Salmon Watch Ireland

Saturday, 21 November 2015 from 11:00 to 17:00 

Ballsbridge Hotel,
Pembroke Road,
Dublin 4

Tickets Available Here >>>

About Organiser: Salmon Watch Ireland

Salmon Watch Ireland is a membership organisation dedicated to the restoration of salmon abundance in Ireland. It is the successor organisation to Stop Salmon Drifts Nets Now which, from 2004 to 2007, led the successful campaign for the abolition of mixed stock fishing for salmon (commonly known as drift netting) off the Irish coast.

Salmon Watch Ireland is a company limited by guarantee governed by the Companies Acts. The Memorandum of Association of the company adopted at its 2007 Annual General Meeting sets out the following objectives:

To do all things necessary to contribute to the conservation and restoration to abundance of the wild Atlantic salmon and in particular to engage in research, training, education, advocacy and campaign programmes directed towards that end.

To raise awareness among the public of the threat to stocks of wild salmon and the measures needed to restore salmon abundance, of the heritage, environmental, social, economic and recreational importance of achieving that objective and of the particular threat that would be posed to salmon stocks by any restoration of mixed stock fishing for salmon.


Wednesday, 8 April 2015

Rare Catch at Garretstown Beach, Kinsale , Cork

Rare catch at Garretstown Beach, Kinsale , Cork - An Amberjack Fish usually only seen in tropical waters in the Caribbean was caught by an american tourist yesterday! Amberjacks are voracious predators, which feed on squid, fish, and crustaceans, and they usually weigh around 18 kg (40 pounds)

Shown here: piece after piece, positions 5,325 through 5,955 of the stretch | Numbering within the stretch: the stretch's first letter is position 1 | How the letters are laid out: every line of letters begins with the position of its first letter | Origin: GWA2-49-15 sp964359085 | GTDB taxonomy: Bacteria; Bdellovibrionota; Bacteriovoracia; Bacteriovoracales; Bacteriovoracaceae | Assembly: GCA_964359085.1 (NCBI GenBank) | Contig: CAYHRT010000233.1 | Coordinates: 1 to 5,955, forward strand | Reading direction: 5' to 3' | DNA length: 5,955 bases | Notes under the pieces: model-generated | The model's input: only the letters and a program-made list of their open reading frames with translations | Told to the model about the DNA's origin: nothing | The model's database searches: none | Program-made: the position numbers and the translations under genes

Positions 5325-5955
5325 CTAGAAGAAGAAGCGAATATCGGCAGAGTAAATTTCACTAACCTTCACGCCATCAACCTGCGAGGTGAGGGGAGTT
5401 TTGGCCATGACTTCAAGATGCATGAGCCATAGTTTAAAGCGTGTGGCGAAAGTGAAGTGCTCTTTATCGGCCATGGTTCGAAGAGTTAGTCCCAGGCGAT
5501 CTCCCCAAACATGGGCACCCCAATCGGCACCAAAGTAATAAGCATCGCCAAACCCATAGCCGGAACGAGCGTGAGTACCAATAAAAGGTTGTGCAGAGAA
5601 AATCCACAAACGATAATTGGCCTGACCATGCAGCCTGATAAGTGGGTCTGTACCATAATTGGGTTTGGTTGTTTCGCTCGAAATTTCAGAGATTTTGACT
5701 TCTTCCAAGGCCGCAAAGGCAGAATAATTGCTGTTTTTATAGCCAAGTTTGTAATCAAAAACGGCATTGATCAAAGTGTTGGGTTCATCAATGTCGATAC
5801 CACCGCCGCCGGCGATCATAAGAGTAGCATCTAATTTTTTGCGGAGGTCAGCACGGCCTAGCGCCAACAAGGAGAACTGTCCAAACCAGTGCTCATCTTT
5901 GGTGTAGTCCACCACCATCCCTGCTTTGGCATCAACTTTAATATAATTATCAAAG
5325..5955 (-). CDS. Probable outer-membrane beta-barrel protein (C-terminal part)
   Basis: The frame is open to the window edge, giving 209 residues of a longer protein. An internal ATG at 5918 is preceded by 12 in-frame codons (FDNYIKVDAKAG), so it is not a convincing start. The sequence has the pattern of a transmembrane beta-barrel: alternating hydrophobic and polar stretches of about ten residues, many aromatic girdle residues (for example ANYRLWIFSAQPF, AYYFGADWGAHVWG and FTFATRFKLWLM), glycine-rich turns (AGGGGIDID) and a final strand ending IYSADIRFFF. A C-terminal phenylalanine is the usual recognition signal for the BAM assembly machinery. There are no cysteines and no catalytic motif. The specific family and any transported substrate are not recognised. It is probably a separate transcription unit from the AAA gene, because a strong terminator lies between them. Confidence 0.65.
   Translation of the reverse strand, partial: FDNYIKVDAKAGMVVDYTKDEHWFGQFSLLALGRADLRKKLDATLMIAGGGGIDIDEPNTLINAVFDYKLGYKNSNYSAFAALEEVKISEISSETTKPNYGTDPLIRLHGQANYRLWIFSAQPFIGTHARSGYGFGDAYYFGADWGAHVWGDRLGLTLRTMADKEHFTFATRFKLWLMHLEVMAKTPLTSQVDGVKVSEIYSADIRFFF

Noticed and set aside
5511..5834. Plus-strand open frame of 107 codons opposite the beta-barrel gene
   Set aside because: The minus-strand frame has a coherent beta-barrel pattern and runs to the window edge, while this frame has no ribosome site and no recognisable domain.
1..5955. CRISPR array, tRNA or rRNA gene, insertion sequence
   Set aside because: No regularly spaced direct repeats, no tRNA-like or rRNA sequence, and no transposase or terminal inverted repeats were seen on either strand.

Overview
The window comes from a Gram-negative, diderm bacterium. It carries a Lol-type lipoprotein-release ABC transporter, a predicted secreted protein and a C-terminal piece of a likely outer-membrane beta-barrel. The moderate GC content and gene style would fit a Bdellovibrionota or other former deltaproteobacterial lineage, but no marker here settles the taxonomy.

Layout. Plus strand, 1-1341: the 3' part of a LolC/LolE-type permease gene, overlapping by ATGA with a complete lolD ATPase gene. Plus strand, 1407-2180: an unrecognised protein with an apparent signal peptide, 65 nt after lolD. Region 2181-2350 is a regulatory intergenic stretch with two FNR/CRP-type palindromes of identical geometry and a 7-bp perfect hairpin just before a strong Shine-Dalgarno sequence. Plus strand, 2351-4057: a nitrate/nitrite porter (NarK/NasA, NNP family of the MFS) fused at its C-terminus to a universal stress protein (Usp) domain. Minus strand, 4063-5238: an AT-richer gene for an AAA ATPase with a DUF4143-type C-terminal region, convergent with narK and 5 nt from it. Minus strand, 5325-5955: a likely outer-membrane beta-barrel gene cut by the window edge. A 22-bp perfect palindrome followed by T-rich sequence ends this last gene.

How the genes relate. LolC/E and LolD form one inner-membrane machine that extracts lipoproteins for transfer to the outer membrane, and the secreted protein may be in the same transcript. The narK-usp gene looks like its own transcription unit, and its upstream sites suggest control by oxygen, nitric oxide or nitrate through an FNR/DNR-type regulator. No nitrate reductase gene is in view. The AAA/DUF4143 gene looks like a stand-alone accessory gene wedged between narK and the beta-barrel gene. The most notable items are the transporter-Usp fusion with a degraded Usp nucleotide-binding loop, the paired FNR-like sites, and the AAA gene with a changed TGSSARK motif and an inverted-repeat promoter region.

Sunday, 1 March 2015

River Runner Documentary available to see at Cork Omniplex Cinemas

RIVER RUNNER is a feature length documentary of a river system in southern Ireland that holds many secrets. This is the true story of the plight of the wild Atlantic salmon and the near catastrophic clear felling of a unique river forest. The dilemma is lucidly explained by a world class salmon angler, Alan Nolan, who is at home on the lower reaches of the river Lee. Further upstream beyond two dams, constructed in the 1950’s, another secret cloaked for a half a century is explained by environmental & ecology expert Kevin Corcoran. The Gearagh is an inland river forest delta, one of only four on our blue planet. Several hundred acres of this ancient forest, especially age old oaks and yew trees, were cut down to enable the efficient production of electricity. A unique community of Irish speaking forest dwellers, 39 homes and farmsteads, were issued compulsory purchase orders. These houses were dynamited out of existence. The question has never been answered whether this was truly necessary for the sake of progress? The plight of the magnificent wild Atlantic salmon in what was once known as the Silver Lee, due to the abundance of fish, continues to remain critical.